Inflammation and Brain Disorders: A series of Articles
Neuroinflammation, either directly occurring in the brain from microglial activation or indirectly from peripherally generated immune modulators, is becoming apparent as a component of a number of brain disorders, including Alzheimer’s disease, depression, bipolar disorder and schizophrenia.
In familial disease associated with PSEN-1 mutations, symptomatic carriers show progressive loss of cortical thickness in areas involved in Alzheimer’s Disease (AD). In contrast, in asymptomatic carriers increased thickness suggests that inflammatory processes or reactive neuronal hypertrophy may be involved in the preclinical phase. Further evidence of a non-linear trajectory in neuroanatomical changes comes from studies relating cortical thickness to beta-amyloid levels in CSF. The context for such studies is growing interest in diagnosing early stages of AD through biomarkers rather than clinical signs and symptoms.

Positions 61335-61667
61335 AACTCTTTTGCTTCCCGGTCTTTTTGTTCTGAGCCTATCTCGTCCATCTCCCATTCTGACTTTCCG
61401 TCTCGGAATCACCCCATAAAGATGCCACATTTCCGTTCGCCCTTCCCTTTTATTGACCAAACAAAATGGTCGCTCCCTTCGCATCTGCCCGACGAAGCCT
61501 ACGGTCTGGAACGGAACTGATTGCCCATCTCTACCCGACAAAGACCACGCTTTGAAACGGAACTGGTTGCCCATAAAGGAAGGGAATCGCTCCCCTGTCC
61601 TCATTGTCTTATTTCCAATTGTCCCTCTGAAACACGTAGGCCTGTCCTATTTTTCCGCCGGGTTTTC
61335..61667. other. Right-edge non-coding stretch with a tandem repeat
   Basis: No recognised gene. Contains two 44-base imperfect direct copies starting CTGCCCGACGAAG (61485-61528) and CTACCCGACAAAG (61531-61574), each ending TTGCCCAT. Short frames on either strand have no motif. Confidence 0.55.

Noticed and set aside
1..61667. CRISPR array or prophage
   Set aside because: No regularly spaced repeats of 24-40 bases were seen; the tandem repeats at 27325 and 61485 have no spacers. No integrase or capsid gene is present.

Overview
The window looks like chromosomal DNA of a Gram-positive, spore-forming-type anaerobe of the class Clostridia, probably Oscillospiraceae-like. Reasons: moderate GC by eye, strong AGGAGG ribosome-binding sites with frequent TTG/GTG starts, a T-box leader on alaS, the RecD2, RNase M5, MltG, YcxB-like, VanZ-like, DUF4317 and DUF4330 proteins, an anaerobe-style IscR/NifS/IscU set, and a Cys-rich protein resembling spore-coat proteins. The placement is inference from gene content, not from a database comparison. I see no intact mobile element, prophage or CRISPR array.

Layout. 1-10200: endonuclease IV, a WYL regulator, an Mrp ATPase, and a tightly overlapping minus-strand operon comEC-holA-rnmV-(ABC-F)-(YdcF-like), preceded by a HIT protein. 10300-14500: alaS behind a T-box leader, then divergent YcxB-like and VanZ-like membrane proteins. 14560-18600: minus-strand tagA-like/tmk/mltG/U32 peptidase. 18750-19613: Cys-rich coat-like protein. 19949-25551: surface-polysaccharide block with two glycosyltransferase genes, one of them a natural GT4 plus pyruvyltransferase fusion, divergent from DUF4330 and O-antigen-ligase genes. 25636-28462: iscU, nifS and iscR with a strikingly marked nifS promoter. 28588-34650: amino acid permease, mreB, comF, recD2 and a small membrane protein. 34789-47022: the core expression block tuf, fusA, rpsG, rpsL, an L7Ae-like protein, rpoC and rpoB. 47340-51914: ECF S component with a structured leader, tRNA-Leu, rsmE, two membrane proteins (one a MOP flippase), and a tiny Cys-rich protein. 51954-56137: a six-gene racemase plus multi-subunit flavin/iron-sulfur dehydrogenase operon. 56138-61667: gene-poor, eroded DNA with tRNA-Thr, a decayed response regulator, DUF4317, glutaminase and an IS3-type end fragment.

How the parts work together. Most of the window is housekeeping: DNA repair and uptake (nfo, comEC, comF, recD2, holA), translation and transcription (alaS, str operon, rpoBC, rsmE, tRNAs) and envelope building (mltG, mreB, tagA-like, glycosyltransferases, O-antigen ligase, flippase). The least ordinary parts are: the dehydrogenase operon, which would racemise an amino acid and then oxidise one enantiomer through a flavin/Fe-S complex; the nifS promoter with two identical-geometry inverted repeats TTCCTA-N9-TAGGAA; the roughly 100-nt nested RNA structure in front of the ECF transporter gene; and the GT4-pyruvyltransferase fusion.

This article addresses the blood-borne factors related to inflammation and aging, heterogeneity within schizophrenia and the hypothesis that people with schizophrenia experience pathological aging
This article investigates Major Depressive Disorder (MDD) and the relationship between inflammatory markers and treatment response and resistance.